Professional firms traditionally do not spend much time and effort looking for ways to improve the productivity of their own efforts. As I have long argued, most firms have many senior professionals who are spending time doing things that could be done via less costly resources, through some training, organization and (perhaps) technology. When there was little fee pressure, this relative inefficiency did not matter very much.

In a world of increasing fee pressure, any consulting firm that can outperform its competitors in reducing the cost of doing a project will have a clear competitive advantage, whether or not it passes all the savings onto the client. Accordingly, a top priority is to study carefully how you do your projects and look for ways (including staffing, training, method-ologies, tools, etc.) to lower your project costs.

Because of concerns over productivity (and the need for budgetary control) many clients are interested in “fixed-fee” pricing. I expect that more and more work will be done on a fixed-fee basis. However, it is clear that in a fixed-fee world the firm must be vigorous in ensuring that the terms and conditions of the contract state very precisely what is and what is not included in the job.

Another response that is gaining popularity in this fee-sensitive world is performance-based pricing. This comes in two forms: either the professional’s fee is tied to the accomplishment of a specific result (how much cost is saved for the client, how much revenues will increase, etc.) or the fee is tied to the client’s satisfaction.

In the latter case, the deal looks like this: The firm bills during the project at, say, 75 percent of its normal billing rate. At the end of the project the client determines its satisfaction with what was accomplished, and the client decides what “balloon payment” to make. If the client is disappointed, the end payment is zero; if the client is delighted, the end payment brings the consultant up to 100 percent of its normal fees (or possibly more). Note that it is the sole discretion of the client to determine the performance and the “bonus.”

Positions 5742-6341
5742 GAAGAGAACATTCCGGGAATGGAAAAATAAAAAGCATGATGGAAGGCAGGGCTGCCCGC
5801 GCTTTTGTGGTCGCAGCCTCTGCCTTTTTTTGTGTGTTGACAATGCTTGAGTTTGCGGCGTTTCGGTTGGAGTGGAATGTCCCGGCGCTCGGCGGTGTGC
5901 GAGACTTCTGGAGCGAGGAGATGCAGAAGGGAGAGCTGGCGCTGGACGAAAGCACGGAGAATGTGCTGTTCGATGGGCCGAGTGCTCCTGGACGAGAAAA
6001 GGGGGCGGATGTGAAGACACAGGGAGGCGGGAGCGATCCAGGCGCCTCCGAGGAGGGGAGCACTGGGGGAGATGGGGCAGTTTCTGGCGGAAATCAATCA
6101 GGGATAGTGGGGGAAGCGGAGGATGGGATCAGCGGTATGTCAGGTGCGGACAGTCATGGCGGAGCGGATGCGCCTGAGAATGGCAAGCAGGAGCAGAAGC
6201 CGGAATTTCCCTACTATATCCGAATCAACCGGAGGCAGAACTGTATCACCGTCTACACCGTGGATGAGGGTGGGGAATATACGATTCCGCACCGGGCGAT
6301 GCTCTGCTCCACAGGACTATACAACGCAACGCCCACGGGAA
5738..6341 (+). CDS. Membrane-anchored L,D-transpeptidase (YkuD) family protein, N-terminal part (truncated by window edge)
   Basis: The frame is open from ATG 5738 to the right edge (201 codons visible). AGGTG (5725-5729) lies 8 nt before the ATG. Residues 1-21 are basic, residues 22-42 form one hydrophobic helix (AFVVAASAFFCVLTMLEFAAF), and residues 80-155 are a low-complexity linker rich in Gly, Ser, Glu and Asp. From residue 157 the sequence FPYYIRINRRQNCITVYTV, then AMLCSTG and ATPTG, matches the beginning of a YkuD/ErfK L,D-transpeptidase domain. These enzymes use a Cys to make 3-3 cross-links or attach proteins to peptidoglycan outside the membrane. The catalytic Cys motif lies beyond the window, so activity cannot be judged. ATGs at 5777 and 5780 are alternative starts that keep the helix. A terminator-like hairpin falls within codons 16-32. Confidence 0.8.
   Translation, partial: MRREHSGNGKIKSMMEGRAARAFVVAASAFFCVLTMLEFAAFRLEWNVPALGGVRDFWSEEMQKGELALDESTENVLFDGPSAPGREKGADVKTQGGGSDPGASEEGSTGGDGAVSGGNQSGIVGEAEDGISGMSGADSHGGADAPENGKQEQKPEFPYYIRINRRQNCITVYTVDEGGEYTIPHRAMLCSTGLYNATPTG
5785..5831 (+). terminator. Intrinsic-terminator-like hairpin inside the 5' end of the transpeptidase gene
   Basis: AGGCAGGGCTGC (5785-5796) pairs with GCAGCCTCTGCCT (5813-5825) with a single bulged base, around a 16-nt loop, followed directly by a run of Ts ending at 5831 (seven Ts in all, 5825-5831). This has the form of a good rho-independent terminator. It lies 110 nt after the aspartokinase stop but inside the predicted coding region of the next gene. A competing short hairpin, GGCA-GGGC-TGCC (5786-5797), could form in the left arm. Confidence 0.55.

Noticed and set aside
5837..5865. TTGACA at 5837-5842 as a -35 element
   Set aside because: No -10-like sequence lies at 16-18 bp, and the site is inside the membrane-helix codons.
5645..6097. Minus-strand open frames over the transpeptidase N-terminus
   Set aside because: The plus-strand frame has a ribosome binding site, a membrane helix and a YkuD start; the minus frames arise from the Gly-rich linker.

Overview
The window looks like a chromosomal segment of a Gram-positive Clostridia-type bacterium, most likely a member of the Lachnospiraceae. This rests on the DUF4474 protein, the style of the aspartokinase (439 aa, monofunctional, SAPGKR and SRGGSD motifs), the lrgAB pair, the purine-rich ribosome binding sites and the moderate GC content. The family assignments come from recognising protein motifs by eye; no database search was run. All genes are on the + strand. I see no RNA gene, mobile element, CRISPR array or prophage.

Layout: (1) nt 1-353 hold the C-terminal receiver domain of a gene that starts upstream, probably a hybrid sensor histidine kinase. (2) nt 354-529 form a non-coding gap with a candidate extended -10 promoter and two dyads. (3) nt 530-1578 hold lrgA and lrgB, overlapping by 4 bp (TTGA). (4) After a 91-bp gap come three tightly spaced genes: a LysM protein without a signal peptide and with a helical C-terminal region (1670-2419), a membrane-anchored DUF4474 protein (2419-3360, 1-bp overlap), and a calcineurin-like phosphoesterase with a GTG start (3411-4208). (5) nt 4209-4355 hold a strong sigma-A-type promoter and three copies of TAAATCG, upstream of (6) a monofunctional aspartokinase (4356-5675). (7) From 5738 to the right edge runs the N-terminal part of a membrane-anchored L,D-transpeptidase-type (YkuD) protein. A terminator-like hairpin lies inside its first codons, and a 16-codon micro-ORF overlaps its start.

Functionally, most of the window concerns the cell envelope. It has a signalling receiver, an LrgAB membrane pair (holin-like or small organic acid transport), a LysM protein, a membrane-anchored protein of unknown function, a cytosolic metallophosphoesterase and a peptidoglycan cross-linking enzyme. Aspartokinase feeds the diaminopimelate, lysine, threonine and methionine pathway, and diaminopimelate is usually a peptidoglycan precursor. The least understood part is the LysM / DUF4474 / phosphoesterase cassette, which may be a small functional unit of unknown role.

This form of pricing is less radical than it looks. In effect, it is nothing more than saying, “If you’re not satisfied, don’t pay,” which is good business practice in any case for a professional firm (see my book, True Professionalism, 1997).

When there is a traditional fee impasse, either the consulting firm must cut the fee to get the job or the client must accept the consultant’s desired fee based on an act of faith that the firm is worth it. Performance-based pricing allows the firm to say, “We’ll bet on ourselves that we can deliver what we promise. We don’t ask you to believe this uncritically up front, but can we agree that if we do deliver value, you’ll reward us?” Increasingly, clients are accepting such deals.

Finally, are there circumstances when you should cut your fees? Yes, but it’s the opposite of when most firms do.

Most of the fee pressure occurs on low-end, familiar, “asset-milking” work, and this is where most consulting firms are “caving in” and giving discounts. This is strange.

If this is asset-milking work (not building-your-balance-sheet work) why would you want to exacerbate the problem by also hurting your income statement through lower fees?

You should be willing to cut your fees (that is, make an investment) if this particular piece of business will move you forward strategically (for example, if the work is at the frontier and you’ll learn new things that you can sell to other clients later on, or if the work will help you to break into a new industry that you have been targeting).

In other words, you should be most willing to trim fees (if necessary) for high-end, asset-building work. Anything else, in my view, is foolish.